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New Financing to Support Inclusive and Resilient Economic Recovery and Improved Healthcare Services


WASHINGTON, December 20, 2022 — The World Bank has today approved two financing programs for Tanzania totalling $775 million. The new International Development Association (*IDA) financing consists of a $500 million credit for the first Tanzania Inclusive and Resilient Growth Development Policy Financing and a $250 million credit plus a $25 million grant for the Tanzania Maternal and Child Health Investment Program.


Tanzania has experienced a contraction of its tourism sector and a spike in import prices for fuel and other commodities in the wake of the COVID-19 pandemic and the war in Ukraine. Prudent macroeconomic management has allowed the country to weather these external shocks and minimize the erosion of hard-won development gains.


The Tanzania Inclusive and Resilient Growth Development Policy Financing is the first in a series of two operations to support policy and institutional reforms that are critical to unleashing private sector growth, increasing transparency, boosting Tanzania’s risk management capacity, and building economic resilience against future shocks driven by climate change and other external factors.


“The World Bank is putting its full support behind policies aimed to ensure a robust private sector-led recovery that will help the country reach its economic potential, while also making growth more inclusive and resilient to future shocks,” says Nathan Belete, World Bank Country Director for Tanzania.   


The second financing package of $275 million for the Tanzania Maternal and Child Health Investment Program will help the country improve the quality of essential healthcare services and scale up delivery. It includes a $250 million Program for Results (PforR) for Tanzania mainland and a $25 million Investment Project Financing (IPF) project for Zanzibar. The program is additionally funded by a grant of $25 million from the Global Financing Facility for Women, Children and Adolescents. The primary beneficiaries of this financing are women of reproductive age, adolescents, and children under the age of five, including newborns and infants (about 40% of the total population) who will benefit from a package of high impact quality and cost-effective reproductive, maternal, newborn, child, adolescent health, and nutrition (RMNCAH-N) interventions.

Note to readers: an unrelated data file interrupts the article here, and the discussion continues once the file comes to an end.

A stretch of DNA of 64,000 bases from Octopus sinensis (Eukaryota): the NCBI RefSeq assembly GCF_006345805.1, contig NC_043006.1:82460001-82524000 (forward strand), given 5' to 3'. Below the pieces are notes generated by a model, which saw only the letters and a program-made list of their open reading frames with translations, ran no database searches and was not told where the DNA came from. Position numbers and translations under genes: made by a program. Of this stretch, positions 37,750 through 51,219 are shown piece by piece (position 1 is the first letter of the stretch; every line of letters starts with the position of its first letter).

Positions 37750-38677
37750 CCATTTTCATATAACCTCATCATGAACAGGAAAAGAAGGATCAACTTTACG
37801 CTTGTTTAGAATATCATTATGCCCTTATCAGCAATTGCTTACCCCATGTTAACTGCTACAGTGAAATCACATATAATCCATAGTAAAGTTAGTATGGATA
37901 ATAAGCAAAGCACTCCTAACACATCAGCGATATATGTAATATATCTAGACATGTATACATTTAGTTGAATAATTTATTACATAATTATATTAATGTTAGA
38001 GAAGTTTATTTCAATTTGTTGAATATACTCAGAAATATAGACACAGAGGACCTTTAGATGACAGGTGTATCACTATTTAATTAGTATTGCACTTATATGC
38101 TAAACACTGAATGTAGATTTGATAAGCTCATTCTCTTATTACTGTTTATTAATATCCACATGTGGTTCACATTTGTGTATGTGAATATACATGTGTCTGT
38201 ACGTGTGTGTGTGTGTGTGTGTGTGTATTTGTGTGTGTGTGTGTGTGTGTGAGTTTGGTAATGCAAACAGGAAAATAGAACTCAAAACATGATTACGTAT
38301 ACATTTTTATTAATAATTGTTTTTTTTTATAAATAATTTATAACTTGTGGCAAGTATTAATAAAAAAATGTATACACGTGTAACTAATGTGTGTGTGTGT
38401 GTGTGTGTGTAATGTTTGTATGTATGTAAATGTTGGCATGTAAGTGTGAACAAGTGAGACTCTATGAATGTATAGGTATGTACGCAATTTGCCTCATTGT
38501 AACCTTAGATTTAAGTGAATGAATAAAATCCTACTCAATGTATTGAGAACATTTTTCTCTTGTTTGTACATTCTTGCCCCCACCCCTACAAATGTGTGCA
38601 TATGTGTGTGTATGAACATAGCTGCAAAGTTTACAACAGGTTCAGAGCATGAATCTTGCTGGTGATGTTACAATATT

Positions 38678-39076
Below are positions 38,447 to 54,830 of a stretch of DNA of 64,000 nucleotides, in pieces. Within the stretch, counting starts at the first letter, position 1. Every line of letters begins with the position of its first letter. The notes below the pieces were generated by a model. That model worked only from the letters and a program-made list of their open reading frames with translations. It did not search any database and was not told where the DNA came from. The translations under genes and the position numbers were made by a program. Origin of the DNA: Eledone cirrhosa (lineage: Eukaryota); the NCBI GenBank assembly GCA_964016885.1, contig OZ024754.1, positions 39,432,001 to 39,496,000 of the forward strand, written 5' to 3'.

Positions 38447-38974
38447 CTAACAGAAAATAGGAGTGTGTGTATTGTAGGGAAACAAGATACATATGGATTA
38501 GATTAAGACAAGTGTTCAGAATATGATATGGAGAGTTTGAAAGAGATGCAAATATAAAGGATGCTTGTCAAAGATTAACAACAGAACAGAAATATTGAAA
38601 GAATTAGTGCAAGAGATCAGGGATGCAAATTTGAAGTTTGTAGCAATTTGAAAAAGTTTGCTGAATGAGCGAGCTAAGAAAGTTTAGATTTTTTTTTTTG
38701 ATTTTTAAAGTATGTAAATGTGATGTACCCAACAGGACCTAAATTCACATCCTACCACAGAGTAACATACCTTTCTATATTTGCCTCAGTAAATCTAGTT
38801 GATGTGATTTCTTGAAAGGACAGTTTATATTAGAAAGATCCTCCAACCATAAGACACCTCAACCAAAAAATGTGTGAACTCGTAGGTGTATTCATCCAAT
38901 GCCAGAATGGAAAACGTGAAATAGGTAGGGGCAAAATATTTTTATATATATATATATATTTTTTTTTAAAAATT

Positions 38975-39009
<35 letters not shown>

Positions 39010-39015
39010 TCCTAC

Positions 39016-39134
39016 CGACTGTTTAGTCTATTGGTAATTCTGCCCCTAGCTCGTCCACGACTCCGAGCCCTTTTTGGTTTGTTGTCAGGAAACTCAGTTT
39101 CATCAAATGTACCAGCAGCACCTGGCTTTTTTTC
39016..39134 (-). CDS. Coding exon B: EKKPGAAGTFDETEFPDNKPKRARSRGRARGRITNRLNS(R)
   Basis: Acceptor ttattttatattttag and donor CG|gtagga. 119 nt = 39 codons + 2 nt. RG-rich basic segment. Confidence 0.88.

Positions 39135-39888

Over the past two decades, Tanzania has significantly reduced the disease burden and improved health outcomes due to improvements in the control of major communicable diseases and vaccine preventable diseases,” said Amit Dar, the World Bank Regional Director for Strategy and Operations. “With this new financing, we hope to accelerate progress in areas where outcomes have been lagging in regard to the high maternal mortality, high fertility rate, the elevated newborn mortality and high rate of malnutrition.”

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